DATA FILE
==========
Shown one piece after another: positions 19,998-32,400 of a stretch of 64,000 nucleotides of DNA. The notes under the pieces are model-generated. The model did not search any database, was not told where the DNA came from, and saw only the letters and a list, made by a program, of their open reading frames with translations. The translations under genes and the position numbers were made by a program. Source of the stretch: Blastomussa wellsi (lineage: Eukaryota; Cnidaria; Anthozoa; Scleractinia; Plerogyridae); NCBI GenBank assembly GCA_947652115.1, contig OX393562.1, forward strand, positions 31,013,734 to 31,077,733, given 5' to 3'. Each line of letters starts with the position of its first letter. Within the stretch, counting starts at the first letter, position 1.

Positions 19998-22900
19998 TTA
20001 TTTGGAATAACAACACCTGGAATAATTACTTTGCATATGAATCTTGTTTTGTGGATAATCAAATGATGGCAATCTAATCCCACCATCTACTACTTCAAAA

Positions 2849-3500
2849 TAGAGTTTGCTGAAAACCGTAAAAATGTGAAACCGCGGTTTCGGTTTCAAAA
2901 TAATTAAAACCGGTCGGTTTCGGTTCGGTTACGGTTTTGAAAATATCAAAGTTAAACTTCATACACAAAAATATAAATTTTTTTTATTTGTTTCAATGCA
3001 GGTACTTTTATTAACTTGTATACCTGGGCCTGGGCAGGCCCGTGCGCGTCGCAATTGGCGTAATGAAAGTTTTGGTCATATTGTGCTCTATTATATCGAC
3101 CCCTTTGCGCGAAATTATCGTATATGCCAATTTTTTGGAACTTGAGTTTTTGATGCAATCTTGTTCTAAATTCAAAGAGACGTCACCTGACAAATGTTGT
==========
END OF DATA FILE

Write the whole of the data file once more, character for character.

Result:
Shown one piece after another: positions 19,998-32,400 of a stretch of 64,000 nucleotides of DNA. The notes under the pieces are model-generated. The model did not search any database, was not told where the DNA came from, and saw only the letters and a list, made by a program, of their open reading frames with translations. The translations under genes and the position numbers were made by a program. Source of the stretch: Blastomussa wellsi (lineage: Eukaryota; Cnidaria; Anthozoa; Scleractinia; Plerogyridae); NCBI GenBank assembly GCA_947652115.1, contig OX393562.1, forward strand, positions 31,013,734 to 31,077,733, given 5' to 3'. Each line of letters starts with the position of its first letter. Within the stretch, counting starts at the first letter, position 1.

Positions 19998-22900
19998 TTA
20001 TTTGGAATAACAACACCTGGAATAATTACTTTGCATATGAATCTTGTTTTGTGGATAATCAAATGATGGCAATCTAATCCCACCATCTACTACTTCAAAA

Positions 2849-3500
2849 TAGAGTTTGCTGAAAACCGTAAAAATGTGAAACCGCGGTTTCGGTTTCAAAA
2901 TAATTAAAACCGGTCGGTTTCGGTTCGGTTACGGTTTTGAAAATATCAAAGTTAAACTTCATACACAAAAATATAAATTTTTTTTATTTGTTTCAATGCA
3001 GGTACTTTTATTAACTTGTATACCTGGGCCTGGGCAGGCCCGTGCGCGTCGCAATTGGCGTAATGAAAGTTTTGGTCATATTGTGCTCTATTATATCGAC
3101 CCCTTTGCGCGAAATTATCGTATATGCCAATTTTTTGGAACTTGAGTTTTTGATGCAATCTTGTTCTAAATTCAAAGAGACGTCACCTGACAAATGTTGT